As Newark mayor takes swipe at Izod, facility glut in NY area must make Brooklyn boosters a tad uneasy
Yesterday, Newark Mayor Cory Booker fired back, sending a forceful letter to Gov. Jon Corzine:
It is fiscally irresponsible, particularly in these difficult economic times, for the State of New Jersey to expend a single additional public dollar or incur additional debt to support an outdated facility to retain the Nets when a state-of-the-art, world class center already exists in Newark. I urge you to veto the NJSEA minutes and not let this project move ahead.
The comments on the Star-Ledger web site run the gamut from opposition to support. Corzine, who's trying to get re-elected, didn't immediately respond; any decision on the rivalry between the Izod Center and the Prudential Center in Newark may wait until after the election.
Meanwhile, an article yesterday in Sports Business Journal focused on the rivalry for sponsorship and attendance among the new and coming sports facilities in the New York area.
The Prudential Center is portrayed as in reasonably good shape:
“First-mover advantage, baby,” is what Devils owner Jeff Vanderbeek says when asked about the benefit of opening 1 1/2 years ahead of the ballparks and even further ahead of everything else.
The longer the recession drags on, the more thankful he is to have broken from the gate first. His major sponsors are locked in long term, and all of his club-seat and suite leases run at least through 2010. And yet, even Vanderbeek turns queasy when contemplating the fallout if the recession were to drag on.
His season-ticket base of about 8,000 is 5 percent to 10 percent short of where he thought it would be this year. He expected to fill about five more suites and book another $1 million in sponsorships. He worries that next year could be worse.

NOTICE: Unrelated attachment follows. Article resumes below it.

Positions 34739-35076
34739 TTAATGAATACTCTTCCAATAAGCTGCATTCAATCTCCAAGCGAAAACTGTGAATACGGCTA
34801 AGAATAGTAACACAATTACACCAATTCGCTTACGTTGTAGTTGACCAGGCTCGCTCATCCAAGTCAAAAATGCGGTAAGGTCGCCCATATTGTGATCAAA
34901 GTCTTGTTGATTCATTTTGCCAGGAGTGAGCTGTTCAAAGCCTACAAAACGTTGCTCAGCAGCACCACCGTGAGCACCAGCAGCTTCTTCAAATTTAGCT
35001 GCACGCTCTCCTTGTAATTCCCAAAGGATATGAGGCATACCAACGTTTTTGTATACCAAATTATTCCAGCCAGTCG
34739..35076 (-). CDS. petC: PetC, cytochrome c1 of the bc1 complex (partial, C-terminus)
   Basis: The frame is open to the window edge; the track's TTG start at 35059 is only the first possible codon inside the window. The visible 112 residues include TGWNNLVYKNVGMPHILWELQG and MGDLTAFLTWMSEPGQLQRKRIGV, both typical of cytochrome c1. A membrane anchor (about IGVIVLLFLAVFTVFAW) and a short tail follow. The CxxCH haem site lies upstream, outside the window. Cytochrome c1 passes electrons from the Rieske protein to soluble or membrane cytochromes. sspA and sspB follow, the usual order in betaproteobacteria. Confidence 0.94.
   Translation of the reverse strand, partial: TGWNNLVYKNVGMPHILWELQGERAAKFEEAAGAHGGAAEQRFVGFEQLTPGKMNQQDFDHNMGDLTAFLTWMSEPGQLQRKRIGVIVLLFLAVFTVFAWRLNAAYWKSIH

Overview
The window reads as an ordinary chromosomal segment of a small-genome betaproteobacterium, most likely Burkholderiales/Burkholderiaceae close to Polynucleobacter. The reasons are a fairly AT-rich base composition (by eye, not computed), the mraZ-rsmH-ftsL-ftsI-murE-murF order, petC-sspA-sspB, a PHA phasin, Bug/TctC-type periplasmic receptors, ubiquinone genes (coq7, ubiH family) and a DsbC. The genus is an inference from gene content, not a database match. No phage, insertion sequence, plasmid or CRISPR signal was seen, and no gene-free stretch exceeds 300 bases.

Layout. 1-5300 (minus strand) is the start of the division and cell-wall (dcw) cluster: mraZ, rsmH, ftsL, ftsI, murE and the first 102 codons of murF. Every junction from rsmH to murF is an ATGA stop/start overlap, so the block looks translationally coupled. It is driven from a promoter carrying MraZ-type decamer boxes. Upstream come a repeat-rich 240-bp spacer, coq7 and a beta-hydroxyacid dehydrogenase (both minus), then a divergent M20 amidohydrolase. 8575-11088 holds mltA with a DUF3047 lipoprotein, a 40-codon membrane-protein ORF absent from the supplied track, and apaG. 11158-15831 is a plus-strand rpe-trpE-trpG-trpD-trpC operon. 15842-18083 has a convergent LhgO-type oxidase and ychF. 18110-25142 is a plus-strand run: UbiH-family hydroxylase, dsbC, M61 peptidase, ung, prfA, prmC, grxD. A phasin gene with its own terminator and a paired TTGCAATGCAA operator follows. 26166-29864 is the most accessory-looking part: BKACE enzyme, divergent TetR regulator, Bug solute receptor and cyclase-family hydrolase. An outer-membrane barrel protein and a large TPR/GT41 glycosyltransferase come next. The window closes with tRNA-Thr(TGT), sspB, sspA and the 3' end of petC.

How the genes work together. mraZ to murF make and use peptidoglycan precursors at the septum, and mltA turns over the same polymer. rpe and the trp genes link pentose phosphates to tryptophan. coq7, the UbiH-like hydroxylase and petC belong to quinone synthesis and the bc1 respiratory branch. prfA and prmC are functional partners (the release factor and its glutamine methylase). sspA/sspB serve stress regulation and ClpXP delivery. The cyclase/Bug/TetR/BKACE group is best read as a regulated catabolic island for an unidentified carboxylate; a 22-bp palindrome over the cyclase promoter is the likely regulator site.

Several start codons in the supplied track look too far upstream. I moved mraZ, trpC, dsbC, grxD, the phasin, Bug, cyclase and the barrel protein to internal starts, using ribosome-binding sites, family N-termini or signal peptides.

“We’re OK so far, but, look, the risk is there,” said Vanderbeek, who headed private equity and strategy for Lehman Brothers before buying the Devils. “We have 4,000 tickets less than $30, but at a lot of levels this is a high-priced ticket. And the higher end is where the question is. What will hold up? Who will hold up? We’re going to find out.”
What about Brooklyn?
The Newark arena needs the Nets, but the article does not try to evaluate the chances for the Brooklyn arena and, in fact, gets some basic facts wrong:
And then there is Nets owner Bruce Ratner, still angling to build a $950 million arena as part of a $3.5 billion project in Brooklyn...
As approved, the project would cost $4 billion, with a $637.2 million arena. The price tag did go up to $950 million, but the developer is said to be drastically cutting costs. So any arena price tag is very speculative.
The article makes the point that facility builders were lucky to lock in sponsors. That may mean the Nets are in good shape. But did Barclays reaffirm its deal at full freight? We can't be sure.